Just three more states would be needed for full ratification. I know some people argue it’s a distraction, but women have been trying to get this Constitutional validation since 1923. If some people can demand a giant military parade to mark the centenary of the end of WWI, why can’t we demand that women get our own centennial celebration?



Another very fine person…

Trump finally commented on the Porter situation (The Post):

“We wish him well; he worked very hard,” Trump said to a small group of reporters at the White House, providing his first public comments on the topic. “We found out about it recently, and I was surprised by it, but we certainly wish him well, and it’s a tough time for him. He did a very good job when he was in the White House, and we hope he has a wonderful career, and he will have a great career ahead of him. But it was very sad when we heard about it, and certainly he’s also very sad now. He also, as you probably know, says he’s innocent, and I think you have to remember that. He said very strongly yesterday that he’s innocent, so you have to talk to him about that, but we absolutely wish him well. He did a very good job when he was at the White House.”

It was “very sad.” Porter is “very sad.” But Porter did a “very good job” and has a “great career ahead of him,” because who wouldn’t want to hire a serial domestic abuser?

I get tired of saying it, but it’s true: Having that sexist sack of shit in the White House is a daily degradation, a wound that never really heals. But what’s even sadder than unemployed Porter is that it’s all so utterly unsurprising.

Of course Trump isn’t capable of expressing pro forma concern for the actual victims. Of course it did not occur to him to condemn domestic violence in general terms. In Trump’s mind, women are inferior creatures — it’s been clear for decades he believes this — and tens of millions of Americans, including millions of white women, are okay with that.



Squirrel-Proof Feeder (Open Thread)

[Hums “Mission Impossible” theme]

It’s just showing off now:

I love our miraculous white squirrel and hope it is never eaten by a cat, dog or hawk.

Margaret Atwood wrote a lovely tribute to Ursula Le Guin in The Post. Here’s an excerpt:

We lost Ursula Le Guin when we needed her most

When I heard that [Le Guin had died], I had an absurd vision based on the scene in her haunting fantasy novel “A Wizard of Earthsea,” in which the mage Ged tries to summon the spirit of a child back from the land of the dead. There was Ursula, moving calmly away down a hill of whispering sand under the unchanging stars; and there was me, distraught and running after her and calling: “No! Come back! We need you here and now!”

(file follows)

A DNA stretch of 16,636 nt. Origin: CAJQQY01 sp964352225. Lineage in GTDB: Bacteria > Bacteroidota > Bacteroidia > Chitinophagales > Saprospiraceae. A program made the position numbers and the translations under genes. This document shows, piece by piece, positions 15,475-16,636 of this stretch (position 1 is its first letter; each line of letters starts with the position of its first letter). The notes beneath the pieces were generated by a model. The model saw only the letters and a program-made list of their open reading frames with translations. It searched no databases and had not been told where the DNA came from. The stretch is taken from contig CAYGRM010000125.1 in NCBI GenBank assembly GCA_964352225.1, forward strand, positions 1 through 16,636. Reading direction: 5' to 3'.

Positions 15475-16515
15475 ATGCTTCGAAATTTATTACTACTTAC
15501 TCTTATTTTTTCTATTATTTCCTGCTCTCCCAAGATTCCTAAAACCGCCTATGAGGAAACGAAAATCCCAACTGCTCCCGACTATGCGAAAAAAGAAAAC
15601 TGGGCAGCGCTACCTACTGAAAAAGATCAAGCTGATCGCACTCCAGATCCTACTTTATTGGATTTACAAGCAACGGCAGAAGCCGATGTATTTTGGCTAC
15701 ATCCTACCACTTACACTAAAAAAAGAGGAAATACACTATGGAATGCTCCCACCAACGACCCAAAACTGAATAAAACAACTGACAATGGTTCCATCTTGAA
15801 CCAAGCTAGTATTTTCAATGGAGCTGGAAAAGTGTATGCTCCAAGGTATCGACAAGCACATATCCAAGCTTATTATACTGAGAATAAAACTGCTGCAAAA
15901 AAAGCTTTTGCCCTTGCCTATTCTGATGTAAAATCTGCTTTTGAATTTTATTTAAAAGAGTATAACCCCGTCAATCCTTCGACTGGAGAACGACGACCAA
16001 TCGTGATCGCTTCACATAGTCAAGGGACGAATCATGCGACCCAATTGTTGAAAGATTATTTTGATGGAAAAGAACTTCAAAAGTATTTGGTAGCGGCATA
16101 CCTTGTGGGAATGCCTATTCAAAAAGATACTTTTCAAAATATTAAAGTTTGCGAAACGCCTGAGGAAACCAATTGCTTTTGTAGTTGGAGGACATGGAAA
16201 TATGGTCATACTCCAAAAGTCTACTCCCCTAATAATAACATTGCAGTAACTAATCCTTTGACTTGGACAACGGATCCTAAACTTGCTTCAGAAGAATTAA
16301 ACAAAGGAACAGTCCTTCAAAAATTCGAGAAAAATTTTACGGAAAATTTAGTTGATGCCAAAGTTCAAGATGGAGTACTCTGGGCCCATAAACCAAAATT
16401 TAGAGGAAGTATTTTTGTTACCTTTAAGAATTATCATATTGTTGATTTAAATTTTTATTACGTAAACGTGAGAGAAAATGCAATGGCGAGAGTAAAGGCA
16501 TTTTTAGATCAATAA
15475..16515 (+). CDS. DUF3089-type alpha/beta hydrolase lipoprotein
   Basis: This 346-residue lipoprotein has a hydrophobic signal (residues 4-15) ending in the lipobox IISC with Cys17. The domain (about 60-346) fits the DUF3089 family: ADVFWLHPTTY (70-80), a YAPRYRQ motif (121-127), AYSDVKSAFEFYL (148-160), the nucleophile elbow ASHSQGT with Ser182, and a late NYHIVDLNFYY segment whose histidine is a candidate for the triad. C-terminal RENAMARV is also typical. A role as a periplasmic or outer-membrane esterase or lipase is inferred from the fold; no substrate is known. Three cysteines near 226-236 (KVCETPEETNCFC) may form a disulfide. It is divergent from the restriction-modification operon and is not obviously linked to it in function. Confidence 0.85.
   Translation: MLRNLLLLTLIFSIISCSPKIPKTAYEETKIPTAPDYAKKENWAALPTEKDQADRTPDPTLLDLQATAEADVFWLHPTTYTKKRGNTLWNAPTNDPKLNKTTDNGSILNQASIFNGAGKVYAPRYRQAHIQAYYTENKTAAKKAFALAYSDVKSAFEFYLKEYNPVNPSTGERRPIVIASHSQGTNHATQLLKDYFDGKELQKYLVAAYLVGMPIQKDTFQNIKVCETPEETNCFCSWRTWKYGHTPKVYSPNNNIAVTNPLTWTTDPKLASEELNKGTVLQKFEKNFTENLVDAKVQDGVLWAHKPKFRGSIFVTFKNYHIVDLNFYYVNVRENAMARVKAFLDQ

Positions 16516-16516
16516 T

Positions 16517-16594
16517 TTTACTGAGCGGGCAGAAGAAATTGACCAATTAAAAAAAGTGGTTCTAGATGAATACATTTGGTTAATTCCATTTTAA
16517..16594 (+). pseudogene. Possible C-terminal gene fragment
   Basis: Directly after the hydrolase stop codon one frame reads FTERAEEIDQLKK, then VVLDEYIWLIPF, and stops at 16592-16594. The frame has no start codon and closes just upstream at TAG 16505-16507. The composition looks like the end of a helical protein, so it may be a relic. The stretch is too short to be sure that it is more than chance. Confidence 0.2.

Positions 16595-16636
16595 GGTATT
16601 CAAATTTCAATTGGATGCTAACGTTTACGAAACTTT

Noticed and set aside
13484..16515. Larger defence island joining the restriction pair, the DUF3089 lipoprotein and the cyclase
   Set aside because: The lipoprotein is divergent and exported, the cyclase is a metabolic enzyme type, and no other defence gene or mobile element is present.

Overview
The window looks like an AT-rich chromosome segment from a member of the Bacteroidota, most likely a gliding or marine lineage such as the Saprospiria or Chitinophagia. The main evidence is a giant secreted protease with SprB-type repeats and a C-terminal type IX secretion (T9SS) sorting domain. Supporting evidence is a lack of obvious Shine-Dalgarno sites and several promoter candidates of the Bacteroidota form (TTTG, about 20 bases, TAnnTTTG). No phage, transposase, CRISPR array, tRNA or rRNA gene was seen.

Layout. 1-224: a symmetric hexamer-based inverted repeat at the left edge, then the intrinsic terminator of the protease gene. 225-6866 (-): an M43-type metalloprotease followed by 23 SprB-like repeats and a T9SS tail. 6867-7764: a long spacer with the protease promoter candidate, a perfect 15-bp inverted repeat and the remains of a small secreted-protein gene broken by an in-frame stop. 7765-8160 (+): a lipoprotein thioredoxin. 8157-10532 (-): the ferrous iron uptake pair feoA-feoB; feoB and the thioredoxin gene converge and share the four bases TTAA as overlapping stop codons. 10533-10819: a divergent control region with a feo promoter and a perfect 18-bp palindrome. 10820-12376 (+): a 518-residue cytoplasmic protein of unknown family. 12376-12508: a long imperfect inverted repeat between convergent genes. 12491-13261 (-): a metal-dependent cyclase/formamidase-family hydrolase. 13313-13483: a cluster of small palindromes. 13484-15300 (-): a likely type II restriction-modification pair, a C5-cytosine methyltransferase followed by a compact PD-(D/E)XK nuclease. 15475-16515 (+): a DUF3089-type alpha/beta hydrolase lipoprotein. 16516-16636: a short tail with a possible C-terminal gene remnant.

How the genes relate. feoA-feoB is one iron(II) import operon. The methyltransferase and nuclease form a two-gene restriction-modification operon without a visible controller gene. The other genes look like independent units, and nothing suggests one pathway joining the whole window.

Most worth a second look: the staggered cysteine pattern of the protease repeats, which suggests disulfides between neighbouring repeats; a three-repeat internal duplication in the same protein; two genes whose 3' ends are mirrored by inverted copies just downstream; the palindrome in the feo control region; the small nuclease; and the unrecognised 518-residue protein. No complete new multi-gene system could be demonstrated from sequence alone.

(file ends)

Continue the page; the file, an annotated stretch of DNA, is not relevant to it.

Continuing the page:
Especially now, in the land of normalized p—y-grabbing, the rollback of women’s rights on so many fronts but especially in health care and contraception, and the effort to squeeze women out of the workplace by those who, having failed to compete through skill and intellectual superiority, have weaponized their penises…

We can’t call Ursula K. Le Guin back from the land of the unchanging stars, but happily she left us her multifaceted work, her hard-earned wisdom and her fundamental optimism. Her sane, smart, crafty and lyrical voice is more necessary now than ever.

For it, and for her, we should be thankful.

To paraphrase something Cole said of Justice Ginsburg, I’m willing to serve as human bubble-wrap for Margaret Atwood for the next few years, if that would keep her safe. We need Atwood too.

Open thread!



More from the #WomensMarch: Photos from BJ Jackals

A beautiful bunch, one and all!

From commentor JackMac:

About 2,000 people attended a march through downtown Rockford, Ill. last Saturday. My favorite sign from the day.

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From commentor ST:

Portland, Oregon. Over 100,000 estimated attendees. Zero arrests, and security provided by some antifa as well as police. No black bloc!

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From commentor Suzanne:

Phoenix. A great time was had by all!

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Monday Morning Open Thread: Women #Resisting


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Yeah, we’re gonna have to take the trash out on our own. There were more marches on Sunday, especially (as far as I can tell) in the West. More pics later today — send yours to annelaurie.bj@gmail.com if you want to share.